SAN JOSE — Joe Thornton and Logan Couture are the new poster-childs of hockey toughness.
Thornton played in four Stanley Cup playoff games last spring with ACL and MCL tears in his left knee. Couture suited up for the Sharks entire series against the Edmonton Oilers even though his mouth was being held together by wires and plastic, the result of taking a puck to the mouth just two-and-a-half weeks earlier, which made it excruciatingly painful just to eat, talk and breathe.
But Thornton and Couture both insisted Friday that there is one injury that they wouldn’t be willing to play through: a concussion.
“That’s where you draw the line,” Thornton said.
The risks of playing with concussions grabbed the attention of the hockey world this week when former-Anaheim Ducks star Paul Kariya, who will be inducted into the Hockey Hall of Fame in November, opened up about his experiences with head injuries in an interview with TSN’s Micheal Farber.
Long before Thornton and Couture earned their tough-guy points, Kariya, 42, was immortalized for his heroics in the face of injury during the 2003 Stanley Cup Final.
After taking a blindside headshot from New Jersey Devils defenseman Scott Stevens in Game 6, and spending 48 seconds lying motionless on the ice with a concussion, Kariya returned to the ice, scoring a key goal that helped the Ducks stave off elimination.
Kariya’s goal is one of those indelible moments that will pass the test of time for hockey fans, similar to Carleton Fisk’s home run in Game 6 of the 1975 World Series in baseball.
But Kariya, who suffered six documented concussions in his career, has no memory of the goal or the rest of Game 6. He doesn’t remember playing in Game 7 either.
“I saw the Paul Kariya thing, too. That’s a different animal than a broken bone or a ligament,” Sharks coach Pete DeBoer said. “(Concussions) are so individual. They’re scary.”
Over the course of his 20-year career, Thornton has witnessed the evolution of concussion research and the changing attitude toward head injuries in professional sports. Back in the 1990s, if a player suffered a concussion, they called it getting your bell rung. You shook it off and returned to the ice as soon as possible.
“Now, you have spotters during the game, there’s a protocol that you have to go through with the training staff,” Thornton said.
Although the NHL has implemented a spotter system where players can be mandatorily removed from games if they exhibit a certain set of symptoms under specified circumstances, the protocol came under scrutiny last spring in the playoffs when Pittsburgh Penguins superstar Sidney Crosby remained on the ice in Game 6 of his team’s second round series with the Washington Capitals after crashing head-first into the boards.
The incident came after Crosby missed Game 4 of the series in the wake of a concussion he suffered in Game 3. Like Kariya, Crosby has been plagued by concussion issues throughout his career. He missed half of the 2010-11 season and all but 22 games in 2011-12 to recover from a head injury.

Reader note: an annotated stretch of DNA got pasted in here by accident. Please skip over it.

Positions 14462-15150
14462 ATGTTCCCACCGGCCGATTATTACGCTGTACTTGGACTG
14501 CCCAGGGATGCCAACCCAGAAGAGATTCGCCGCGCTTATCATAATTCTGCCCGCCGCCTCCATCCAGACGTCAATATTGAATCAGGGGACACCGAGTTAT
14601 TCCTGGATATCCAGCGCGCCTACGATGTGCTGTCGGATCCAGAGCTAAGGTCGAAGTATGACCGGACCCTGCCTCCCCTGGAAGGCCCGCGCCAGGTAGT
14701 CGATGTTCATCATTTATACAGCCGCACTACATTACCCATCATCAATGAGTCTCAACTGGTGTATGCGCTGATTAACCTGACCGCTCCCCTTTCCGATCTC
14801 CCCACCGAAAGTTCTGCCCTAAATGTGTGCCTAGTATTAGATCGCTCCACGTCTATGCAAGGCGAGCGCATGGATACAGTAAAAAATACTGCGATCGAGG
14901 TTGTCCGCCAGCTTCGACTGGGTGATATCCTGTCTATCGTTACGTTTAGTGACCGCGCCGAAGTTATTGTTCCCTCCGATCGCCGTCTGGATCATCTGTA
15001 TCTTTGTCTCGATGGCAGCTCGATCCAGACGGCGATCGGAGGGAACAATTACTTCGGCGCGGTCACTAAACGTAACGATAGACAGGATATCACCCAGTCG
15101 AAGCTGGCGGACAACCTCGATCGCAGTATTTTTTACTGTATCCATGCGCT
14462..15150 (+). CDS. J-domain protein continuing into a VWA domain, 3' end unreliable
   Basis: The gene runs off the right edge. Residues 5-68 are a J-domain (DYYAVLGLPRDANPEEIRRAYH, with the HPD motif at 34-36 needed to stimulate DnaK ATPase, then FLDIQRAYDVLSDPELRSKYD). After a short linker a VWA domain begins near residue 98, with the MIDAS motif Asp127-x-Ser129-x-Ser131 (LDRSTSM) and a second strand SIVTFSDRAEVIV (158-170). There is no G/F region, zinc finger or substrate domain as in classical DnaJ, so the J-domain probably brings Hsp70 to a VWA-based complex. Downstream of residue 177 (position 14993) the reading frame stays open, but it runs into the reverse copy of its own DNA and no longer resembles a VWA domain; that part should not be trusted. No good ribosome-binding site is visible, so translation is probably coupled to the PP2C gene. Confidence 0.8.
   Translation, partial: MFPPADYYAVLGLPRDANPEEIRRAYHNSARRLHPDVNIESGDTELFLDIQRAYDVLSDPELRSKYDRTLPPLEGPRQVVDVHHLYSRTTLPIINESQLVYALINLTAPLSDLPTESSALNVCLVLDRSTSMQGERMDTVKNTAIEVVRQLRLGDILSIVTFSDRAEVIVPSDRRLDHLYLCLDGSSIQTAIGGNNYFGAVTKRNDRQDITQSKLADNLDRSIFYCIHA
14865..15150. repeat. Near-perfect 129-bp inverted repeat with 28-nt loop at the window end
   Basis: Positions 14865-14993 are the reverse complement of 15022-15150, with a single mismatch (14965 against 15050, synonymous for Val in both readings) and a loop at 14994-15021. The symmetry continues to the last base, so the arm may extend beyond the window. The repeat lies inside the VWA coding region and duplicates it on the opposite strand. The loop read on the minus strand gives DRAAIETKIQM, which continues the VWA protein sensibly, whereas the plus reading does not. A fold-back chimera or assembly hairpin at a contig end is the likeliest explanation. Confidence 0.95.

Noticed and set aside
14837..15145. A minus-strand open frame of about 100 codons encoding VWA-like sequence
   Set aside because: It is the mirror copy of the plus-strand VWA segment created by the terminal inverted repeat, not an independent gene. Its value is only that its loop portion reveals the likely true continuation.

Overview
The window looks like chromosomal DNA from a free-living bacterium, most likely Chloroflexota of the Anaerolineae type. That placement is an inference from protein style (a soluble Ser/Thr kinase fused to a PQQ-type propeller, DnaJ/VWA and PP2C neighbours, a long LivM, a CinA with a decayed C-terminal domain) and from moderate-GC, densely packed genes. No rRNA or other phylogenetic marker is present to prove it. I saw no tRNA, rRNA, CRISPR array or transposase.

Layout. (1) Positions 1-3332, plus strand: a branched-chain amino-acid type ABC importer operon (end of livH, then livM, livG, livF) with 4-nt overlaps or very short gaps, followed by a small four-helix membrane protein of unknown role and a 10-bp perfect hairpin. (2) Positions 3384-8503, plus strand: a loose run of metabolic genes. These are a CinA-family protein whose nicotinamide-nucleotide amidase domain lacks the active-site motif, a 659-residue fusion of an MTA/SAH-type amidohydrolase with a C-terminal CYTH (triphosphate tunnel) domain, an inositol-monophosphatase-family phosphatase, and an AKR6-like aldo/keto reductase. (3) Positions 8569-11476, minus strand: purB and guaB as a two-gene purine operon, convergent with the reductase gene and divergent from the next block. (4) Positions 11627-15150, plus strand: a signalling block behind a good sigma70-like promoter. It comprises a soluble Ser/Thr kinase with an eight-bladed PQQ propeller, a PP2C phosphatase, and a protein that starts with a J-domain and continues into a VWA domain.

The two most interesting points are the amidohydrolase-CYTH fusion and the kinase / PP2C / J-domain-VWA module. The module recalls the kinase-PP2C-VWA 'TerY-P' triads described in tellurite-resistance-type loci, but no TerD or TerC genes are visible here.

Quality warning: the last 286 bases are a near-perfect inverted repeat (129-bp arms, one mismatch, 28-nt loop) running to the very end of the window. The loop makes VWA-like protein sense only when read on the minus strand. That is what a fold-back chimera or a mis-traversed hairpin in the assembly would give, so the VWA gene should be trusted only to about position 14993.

After Crosby smacked his head on the boards in Game 6 last May, head coach Mike Sullivan told reporters that he did not undergo testing with the team’s training staff. Crosby contradicted his coach a day later, saying that he was examined by a team doctor during the first intermission and was cleared to play.
The incident raised questions about whether the concussion protocol needs to be taken out of a team’s hands and handled by independent doctors.
If a player as competitive as Crosby, Thornton or Couture wants to return to the ice with a concussion, can the team doctors really stop him?
“With the doctors we have here (with the Sharks), if it’s as bad as he (Kariya) had it, no one would be playing,” Couture said. “I’m certain of that.
“I’m a guy that’s had head injuries before, I know the consequences down the line. It’s up to the player, as well, to realize that you’ve only got one brain and that injury is very, very serious.”
“They (the team doctors) wouldn’t want you to go back on the ice,” he said. “That’s something that we’re glad and thankful for. With the protocol now, they just say, no, you’re not going back out until you pass these tests.
“It’s protection from yourself.”
Both Couture and Thornton said that the attitude toward head injuries in the locker room has shifted dramatically over the last few years as players have become more aware of the long term impacts.
“You definitely want to take your time, especially with all the science we have behind concussions now,” Thornton said. “You want to make sure you’re better because that’s your brain. You can come back from a groin or a knee, but your brain, that never heels.
“When you’re 40, and you can’t remember stuff, that’s scary.”
Contrary to popular belief, DeBoer insists that the NHL is doing a good job of educating its players about the long-term risks associated with concussions. He’s confident that the protocol would stop his players from returning to the ice like Kariya did 14 years ago.
“Opening training camp meeting, we had a concussion video from the league presented to the players,” the Sharks coach said. “That’s the first thing they’re hearing after the opening remarks, pretty much. They’re very educated on it and we’re all trying to learn as much about it as we can.”
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